Trips and Falls Caused by Potholes All You Need to Know

Trips and Falls Caused by Potholes: All You Need to Know

Potholes may be a somewhat regular occurrence on roads and pavements throughout Scotland, but they can be hazardous and cause accidents as well as significant injuries to both pedestrians and cyclists.

It’s widely reported that Scotland has a ‘pothole problem’ that needs tackled which was only magnified when, just this week in Glasgow City Centre, a sinkhole emerged on North Fredrick Street just off George Square. The large hole that suddenly appeared, likely caused by erosion underneath the ground’s surface from poor water drainage, has been cordoned off for public safety and Glasgow City Council are working to establish the cause and a solution, as a priority.

Whilst sinkholes are not a widespread occurrence, potholes unfortunately are. A recent report from the Scottish Government shows that the number of potholes on Scotland’s major roads has increased fivefold in the last 13 years. The figures show 3,981 potholes were reported on trunk roads in 2007/8, compared to 20,988 in the last full financial year.

Your local council or Transport Scotland has a duty to keep road surfaces, pavements and walkways safe for use – and as part of this, they should fill in potholes as quickly as possible after they’ve been reported, to keep members of the public safe. If they’re left, potholes can get worse over time. For drivers, this can cause road accidents as large potholes can cause you to lose control of your vehicle. But on pavements they can also lead to slips, trips, and falls, causing painful injuries for pedestrians. These injuries can be wide ranging and can result in anything from a skinned knee to a broken bone to a long-lasting disability that could prevent you from working for an extended period of time.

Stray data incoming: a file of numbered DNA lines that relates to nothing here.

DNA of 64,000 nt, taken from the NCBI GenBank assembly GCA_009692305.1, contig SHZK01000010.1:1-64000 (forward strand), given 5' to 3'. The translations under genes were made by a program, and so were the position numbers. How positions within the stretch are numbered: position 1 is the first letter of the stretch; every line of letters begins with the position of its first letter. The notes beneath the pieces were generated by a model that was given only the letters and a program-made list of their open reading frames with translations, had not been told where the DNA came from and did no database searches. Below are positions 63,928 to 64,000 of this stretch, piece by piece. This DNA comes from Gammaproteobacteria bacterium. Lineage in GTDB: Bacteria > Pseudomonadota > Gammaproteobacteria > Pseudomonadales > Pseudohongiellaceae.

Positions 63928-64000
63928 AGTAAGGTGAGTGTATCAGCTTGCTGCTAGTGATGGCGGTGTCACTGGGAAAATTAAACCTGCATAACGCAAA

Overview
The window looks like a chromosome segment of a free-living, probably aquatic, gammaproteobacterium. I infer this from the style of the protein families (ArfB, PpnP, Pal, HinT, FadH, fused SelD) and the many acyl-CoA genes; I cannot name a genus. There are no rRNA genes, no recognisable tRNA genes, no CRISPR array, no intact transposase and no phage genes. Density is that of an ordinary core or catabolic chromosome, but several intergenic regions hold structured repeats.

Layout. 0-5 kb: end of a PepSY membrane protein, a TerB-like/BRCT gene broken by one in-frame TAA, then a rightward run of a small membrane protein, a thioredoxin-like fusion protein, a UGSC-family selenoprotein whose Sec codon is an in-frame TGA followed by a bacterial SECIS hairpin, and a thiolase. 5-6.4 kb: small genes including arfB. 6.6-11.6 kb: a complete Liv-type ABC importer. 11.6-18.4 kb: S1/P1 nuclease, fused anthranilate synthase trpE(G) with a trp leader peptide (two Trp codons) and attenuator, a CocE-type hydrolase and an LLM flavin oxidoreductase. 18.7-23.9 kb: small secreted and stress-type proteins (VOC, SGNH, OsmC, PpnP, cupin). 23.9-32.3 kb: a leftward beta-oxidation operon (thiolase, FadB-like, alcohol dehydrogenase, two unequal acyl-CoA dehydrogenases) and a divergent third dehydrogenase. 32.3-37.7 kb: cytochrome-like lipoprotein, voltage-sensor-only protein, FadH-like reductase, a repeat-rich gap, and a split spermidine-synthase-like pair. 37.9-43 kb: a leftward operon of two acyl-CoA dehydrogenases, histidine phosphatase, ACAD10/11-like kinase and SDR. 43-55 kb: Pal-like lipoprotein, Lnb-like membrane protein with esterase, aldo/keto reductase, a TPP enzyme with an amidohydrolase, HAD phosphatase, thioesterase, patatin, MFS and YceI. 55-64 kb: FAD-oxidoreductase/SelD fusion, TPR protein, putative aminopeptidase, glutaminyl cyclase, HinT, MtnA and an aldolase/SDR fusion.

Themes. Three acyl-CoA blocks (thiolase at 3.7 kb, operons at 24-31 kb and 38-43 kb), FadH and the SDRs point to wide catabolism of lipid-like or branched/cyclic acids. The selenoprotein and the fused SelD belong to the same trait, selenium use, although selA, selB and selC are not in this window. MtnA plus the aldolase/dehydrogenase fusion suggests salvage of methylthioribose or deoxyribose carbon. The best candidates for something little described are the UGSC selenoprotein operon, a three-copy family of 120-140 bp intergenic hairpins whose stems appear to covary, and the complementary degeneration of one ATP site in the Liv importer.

Here at Bonnar Accident Law, we have significant experience handling these types of claims. Whilst these cases can often be tricky, we have an impressive track record of success and will work tirelessly to win the maximum financial settlement possible. If you’d like more information get in touch today, or keep reading to find out more.


Am I Eligible to Make a Pothole Claim?

In order to be eligible to claim compensation from a pothole accident, you will need to satisfy a few simple criteria. The most crucial of which are;

  • Whilst it can vary, most Scottish courts will require potholes to be at least 20mm deep on pavements or 40mm deep on roads, and 300mm wide, to be classed as potholes and not ‘carriageway defects’.
  • The accident needs to have happened in the last three years, or your injury became apparent within the last three years.


Who is Responsible for the Pothole?

Unfortunately, potholes can pop up anywhere whether it’s on a public street, private property, or in your workplace. In regards to your claim for compensation following any injuries you’ve sustained, it’s the location of the pothole that will dictate who your claim will be made against.

If you’re the victim of a pothole accident at your work, and it can be proven that your employer has failed to mee the required Health and Safety standards set out by law, then you will have a viable route to claiming compensation against your employer.

Most pothole accidents will happen on public roads, which are the responsibility of either your local council or Transport Scotland. Local councils are responsible for the maintenance of all roads in their area – except motorways and trunk roads – in terms of section 1 of the 1984 Roads (Scotland) Act. In terms of the maintenance and management of these main roads, this falls under the jurisdiction of Transport Scotland.

A key aspect to a successful claim against the council following a pothole accident is being able to prove that the council ought to have repaired it already, therefore if there’s evidence of either a complaint or that the pothole has been there for a lengthy period of time, this can greatly support your claim.